Genocide has become a part of the contemporary global expression of political violence. After all, every continent has had its genocide, but genocide in Africa and the African diaspora is distinctly different from those in Europe or the West. This text approaches genocide from within the context of Africa and the African diaspora to examine political and philosophical after-effects of global colonialism.As genocidal state violence has become prominent through colonialism, its appearance in Europe and the West have developed sharply against how it appears in colonized spaces within the African diaspora. This text argues that such a difference in orientation is needed to develop new concepts, critical approaches, and perspectives on the intersections between colonialism, political violence, and anti-black politics as a way of critically understanding global genocide and the presence of continual genocidal violence.
Alfred Frankowski is associate professor of philosophy and director of graduate studies at Southern Illinois University Carbondale.
Jeanine Ntihirageza is professor and director, Center for Genocide and Human Rights and Research in Africa and the Diaspora at Northeastern Illinois University.
Chielozona Eze is the Bernard J. Brommel Distinguished Research Professor of African and African American Literature and Cultural Studies, Northeastern Illinois University and Extraordinary Professor, Stellenbosch University, South Africa.
Editor’s IntroductionCh. 1: Remembering for Better Healing: A Survivor’s Account of the 1972 Burundi Genocide Jeanine NtihiragezaCh. 2: Burundi 1972: Remembering a Forgotten GenocideRené LemarchandCh. 3: Anti-Imperialist Rhetoric and Patterns of Genocide Denial in Zimbabwe Chielozona EzeCh. 4: American Slavery, The New Jim Crow, and GenocideLissa SkitolskyCh. 5: The ‘Post-Conflict State’ in Africa: Challenging the Continued Normalization of Genocidal ViolencePatricia DaleyCh. 6: Rwandan Commemoration Discourse and Post-Genocidal ViolenceAlfred FrankowskiCh. 7: Environmental Racism as Genocide: A Case Study of Shell Bluff, GeorgiaMilanika S. TurnerList of ContributorsIndex
Critical Perspectives on African Genocide ~ a suspenseful, one-of-a-kind collection of compelling testimonies by a team of brave African and pro-Africa scholars who fearlessly dare to expose the partiality of the western-dominated International Community, which adamantly refuses to assign the “genocide” label to acts of barbaric violence perpetrated against African people in Africa and black diasporas, thus endorsing the ugly and racist notion that Black lives do not matter.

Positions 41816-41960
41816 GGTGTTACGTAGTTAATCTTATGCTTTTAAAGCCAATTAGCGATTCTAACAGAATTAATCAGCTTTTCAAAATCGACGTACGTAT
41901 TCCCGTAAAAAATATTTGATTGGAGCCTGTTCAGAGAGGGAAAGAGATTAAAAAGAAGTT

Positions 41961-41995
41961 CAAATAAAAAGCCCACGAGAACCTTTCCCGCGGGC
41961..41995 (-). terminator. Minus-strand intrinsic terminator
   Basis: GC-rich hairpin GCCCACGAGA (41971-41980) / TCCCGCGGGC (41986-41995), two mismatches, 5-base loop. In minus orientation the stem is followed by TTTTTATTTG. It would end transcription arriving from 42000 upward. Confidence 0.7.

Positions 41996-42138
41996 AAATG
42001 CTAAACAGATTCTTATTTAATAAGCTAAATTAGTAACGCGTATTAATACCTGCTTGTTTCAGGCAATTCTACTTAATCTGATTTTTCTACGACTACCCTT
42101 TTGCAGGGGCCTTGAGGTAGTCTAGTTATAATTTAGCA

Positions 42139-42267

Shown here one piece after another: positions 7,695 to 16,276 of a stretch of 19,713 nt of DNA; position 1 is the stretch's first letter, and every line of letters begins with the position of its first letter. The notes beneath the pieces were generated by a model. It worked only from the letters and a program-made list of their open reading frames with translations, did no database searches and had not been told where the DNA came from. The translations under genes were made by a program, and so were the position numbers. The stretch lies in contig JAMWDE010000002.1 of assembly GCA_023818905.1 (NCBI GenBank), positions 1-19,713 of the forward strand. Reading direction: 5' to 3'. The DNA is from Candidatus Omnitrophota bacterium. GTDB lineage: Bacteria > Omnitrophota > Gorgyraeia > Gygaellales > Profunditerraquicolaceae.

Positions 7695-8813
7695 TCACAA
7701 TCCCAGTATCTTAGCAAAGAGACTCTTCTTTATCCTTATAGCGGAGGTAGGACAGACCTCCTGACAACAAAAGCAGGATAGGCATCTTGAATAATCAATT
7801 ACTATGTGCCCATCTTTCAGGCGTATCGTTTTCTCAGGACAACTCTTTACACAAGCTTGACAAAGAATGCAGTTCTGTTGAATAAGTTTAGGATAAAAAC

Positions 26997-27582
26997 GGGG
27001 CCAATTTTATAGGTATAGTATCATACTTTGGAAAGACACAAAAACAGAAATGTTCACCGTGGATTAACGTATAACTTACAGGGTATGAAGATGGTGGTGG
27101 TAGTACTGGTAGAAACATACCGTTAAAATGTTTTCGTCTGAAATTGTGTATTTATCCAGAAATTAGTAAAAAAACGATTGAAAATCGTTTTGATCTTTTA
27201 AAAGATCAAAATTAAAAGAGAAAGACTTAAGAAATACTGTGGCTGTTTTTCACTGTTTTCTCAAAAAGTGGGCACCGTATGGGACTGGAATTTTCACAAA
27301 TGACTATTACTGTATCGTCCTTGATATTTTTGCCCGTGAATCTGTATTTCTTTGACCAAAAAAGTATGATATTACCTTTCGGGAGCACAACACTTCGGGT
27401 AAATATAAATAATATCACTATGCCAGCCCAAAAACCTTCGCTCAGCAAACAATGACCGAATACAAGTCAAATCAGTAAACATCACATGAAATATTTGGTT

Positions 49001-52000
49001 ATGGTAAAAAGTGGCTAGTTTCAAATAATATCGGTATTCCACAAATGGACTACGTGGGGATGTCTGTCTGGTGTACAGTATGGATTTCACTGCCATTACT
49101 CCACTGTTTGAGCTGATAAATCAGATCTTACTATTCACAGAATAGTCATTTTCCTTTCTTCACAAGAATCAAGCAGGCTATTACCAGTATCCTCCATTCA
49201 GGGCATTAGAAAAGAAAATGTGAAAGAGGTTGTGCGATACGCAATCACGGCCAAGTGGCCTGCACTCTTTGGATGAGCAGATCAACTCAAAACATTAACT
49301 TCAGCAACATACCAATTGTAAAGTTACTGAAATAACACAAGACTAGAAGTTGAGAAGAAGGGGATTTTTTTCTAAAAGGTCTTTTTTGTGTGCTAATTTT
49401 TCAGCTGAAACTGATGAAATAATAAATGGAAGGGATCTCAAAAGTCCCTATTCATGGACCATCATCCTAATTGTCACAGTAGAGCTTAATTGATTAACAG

Critical Perspectives on African Genocide is a powerful and groundbreaking work that is certain to shift the paradigm currently informing scholarship on genocide. Its power lies not only in the innovative and nuanced approach to genocide throughout the chapters, but also in its framing, which brings into conversation genocidal processes in Africa and in the African Diaspora, including, importantly, in the United States. It offers a long-overdue analysis of the intersections between colonialism, slavery, anti-black racism, and genocide that is a welcome corrective to discourses that have marginalized and exiled black experiences from the canon. It is a must read for anyone concerned with better understanding and responding to the crime.
A brilliant gift for desperate times, Critical Perspectives on African Genocide develops critical language and analyzes communities and societies reeling under the legacies of genocide, slavery, and (neo)colonialism. This essential reading builds upon and beyond the 1951 We Charge Genocide petition to the world which defined and challenged the US as a genocidal, imperial state. We need Critical Perspectives to better comprehend, and change, the world we have inherited.